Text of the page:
# Campar Industries Inc Case Study and Variance Analysis

Campar Industries Inc Case Study and Variance Analysis Order Instructions: This case is about variance analysis.

The purpose of this case is to allow you to break down several different types of variance that might occur in a business, including:

•A margin variance caused by differences in price and volume
•A combination of volume, product mix, and margin variance.
•A materials mix variance
•A breakdown of variance effects on an income statement

Please note that simply reporting the numbers is not an adequate solution; you have to explain how these different types of variance affect the whole firm. In addition,
•You need to compare how the different divisions performed.
•You need to clearly state how the firm performed as a whole

# Campar Industries Inc Case Study and Variance Analysis Sample Answer

Campar Industries, Inc. Case Study

Variance analysis is an important component of financial and managerial accounting since it involves investigating financial performance deviations from the standards in organizational budgets definitions. Variances in businesses are of different types and arise from varied sources, and variance analysis typically concerns isolating these varied causes of income and expenses variation from the budgeted standards over a stipulated period of financial accounting. For example, in this case study of Campar Industries, Inc. the variances are analyzed across its four different divisions such as Alpha, Beta, Gamma and Delta as follows:

Approach

This case study problem involves analysis of different types of variances whereby the Alpha division problem involves the analysis of the gross margin variances; Beta division problem involves the analysis of gross margin mix variance; Gamma division problem involves the application of the mix variance concept to raw materials; and finally Delta division problem involves a review of a variance analysis problem consisting of both the margin variance as well as production cost variances.

Alpha division

The unfavorable volume variance is more than overcome by the favorable unit margin (which is also commonly referred to as the selling price) variance. Hence, the analysis of this problem clearly shows the importance to calculate the margin variance instead of revenue variances.

Beta division

From the above analysis, it is evident that if Beta changed its program of marketing for the purpose of producing actual results, the move was not a good one. This is mainly because shifting towards a mix that is “richer” did not lead to generation of adequate additional margin to overcome the sales volumes that were unfavorable as well as unit margin impacts.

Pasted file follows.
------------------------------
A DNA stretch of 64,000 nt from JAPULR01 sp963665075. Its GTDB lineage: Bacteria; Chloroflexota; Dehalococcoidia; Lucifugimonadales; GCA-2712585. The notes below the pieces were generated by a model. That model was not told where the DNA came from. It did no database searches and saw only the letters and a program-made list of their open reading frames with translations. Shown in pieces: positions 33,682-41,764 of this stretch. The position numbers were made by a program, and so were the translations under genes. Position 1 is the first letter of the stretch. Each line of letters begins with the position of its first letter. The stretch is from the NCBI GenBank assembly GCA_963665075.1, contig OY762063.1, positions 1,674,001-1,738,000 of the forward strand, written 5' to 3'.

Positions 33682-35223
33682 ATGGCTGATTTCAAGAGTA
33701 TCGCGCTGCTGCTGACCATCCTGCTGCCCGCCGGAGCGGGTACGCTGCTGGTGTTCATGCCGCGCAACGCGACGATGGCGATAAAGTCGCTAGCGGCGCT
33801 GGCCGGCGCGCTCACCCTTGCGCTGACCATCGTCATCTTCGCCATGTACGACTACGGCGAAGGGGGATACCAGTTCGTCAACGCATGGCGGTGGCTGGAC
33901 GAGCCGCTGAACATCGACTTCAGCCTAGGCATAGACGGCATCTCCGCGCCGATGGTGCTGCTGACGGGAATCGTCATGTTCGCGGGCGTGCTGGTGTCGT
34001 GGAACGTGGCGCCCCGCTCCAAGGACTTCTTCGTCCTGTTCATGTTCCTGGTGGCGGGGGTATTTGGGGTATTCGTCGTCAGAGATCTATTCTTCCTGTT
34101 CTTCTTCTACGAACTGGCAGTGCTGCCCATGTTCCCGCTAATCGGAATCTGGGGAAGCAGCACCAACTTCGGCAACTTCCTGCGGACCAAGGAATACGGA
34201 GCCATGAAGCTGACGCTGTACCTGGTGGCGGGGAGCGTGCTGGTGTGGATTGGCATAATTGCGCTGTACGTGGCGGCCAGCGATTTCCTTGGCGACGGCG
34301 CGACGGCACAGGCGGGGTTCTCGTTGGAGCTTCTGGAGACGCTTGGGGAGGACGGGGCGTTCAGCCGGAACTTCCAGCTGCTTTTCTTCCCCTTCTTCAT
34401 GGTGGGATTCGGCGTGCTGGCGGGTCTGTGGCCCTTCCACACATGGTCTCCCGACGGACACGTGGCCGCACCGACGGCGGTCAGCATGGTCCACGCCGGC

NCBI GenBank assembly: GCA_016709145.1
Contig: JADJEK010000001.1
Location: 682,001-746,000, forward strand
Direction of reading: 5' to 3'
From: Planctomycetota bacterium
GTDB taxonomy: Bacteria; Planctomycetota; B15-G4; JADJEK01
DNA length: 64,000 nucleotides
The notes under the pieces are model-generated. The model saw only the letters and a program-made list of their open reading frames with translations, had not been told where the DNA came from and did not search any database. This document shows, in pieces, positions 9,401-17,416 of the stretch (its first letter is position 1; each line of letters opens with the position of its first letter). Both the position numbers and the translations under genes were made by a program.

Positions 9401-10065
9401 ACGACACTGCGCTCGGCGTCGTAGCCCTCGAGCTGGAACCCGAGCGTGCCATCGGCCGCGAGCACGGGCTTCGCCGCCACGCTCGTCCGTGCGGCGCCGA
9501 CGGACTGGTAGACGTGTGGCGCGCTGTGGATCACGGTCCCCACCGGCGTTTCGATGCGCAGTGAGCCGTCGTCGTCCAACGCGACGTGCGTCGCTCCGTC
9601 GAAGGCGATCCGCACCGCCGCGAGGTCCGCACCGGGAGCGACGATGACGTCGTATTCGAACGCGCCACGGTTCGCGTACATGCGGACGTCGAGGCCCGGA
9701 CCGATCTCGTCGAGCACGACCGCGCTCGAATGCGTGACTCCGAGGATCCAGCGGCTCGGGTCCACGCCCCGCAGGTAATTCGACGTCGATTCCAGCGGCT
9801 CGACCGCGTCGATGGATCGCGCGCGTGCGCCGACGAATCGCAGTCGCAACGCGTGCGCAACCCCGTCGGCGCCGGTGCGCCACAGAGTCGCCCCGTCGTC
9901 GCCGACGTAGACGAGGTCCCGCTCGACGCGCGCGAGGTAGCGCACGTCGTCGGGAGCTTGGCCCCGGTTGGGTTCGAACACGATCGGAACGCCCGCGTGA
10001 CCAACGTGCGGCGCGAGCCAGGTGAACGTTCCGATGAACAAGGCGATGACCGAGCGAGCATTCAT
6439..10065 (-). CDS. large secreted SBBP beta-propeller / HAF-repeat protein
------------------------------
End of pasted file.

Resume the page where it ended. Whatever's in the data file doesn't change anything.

Gamma division

Delta division

Sales volume variance: \$0. This can be determined by inspection because both actual and budgeted total volumes were 5,000 units.

 Delta Division Statement of Budgeted and Actual Gross Margin Budget Actual Revenues \$1,143,500 \$1,135,000 Cost of goods sold @ standard \$821,200 \$810,250 Gross margin @ standard \$322,300 \$324,750 Production cost variances: Materials  usage \$16,200 Materials price \$6,480 Labor rate \$2,370 Overhead spending \$38,896 Overhead volume \$448 Total variances \$59,654 Gross margin, actual \$322,300 \$265,096

There was an increase in the gross margin by \$8,750 due to a \$5 per unit higher margin of Product A; however, shifting product mix towards lower margin Product B led to the elimination of \$6,300 of this gain. The production cost variances are self explanatory from the tables provided above with exception of the overhead volume variance which represents the amount of the standard overhead cost per unit that was predetermined and undercharged products for overhead, due to the fact that the overhead rate was determined on basis of a planned volume of 235,000 DLS, while the actual volume was relatively less at 233, 880 DLS.

## Campar Industries Inc Case Study and Variance Analysis References

Chew, L., & Parkinson, A. (2013). Making Sense of Accounting for Business. Harlow: Pearson.

Nelson, M., Spiceland, J. D., Sepe, J. (2012). Intermediate Accounting, (7th ed.). New York, NY: McGraw-Hill Publishers Inc.

Walgenbach, P. H., Dittrich, N. E., & Hanson, E. I. (2013). Financial Accounting. New York, NY: Harcourt Grace Javonovich, Inc.

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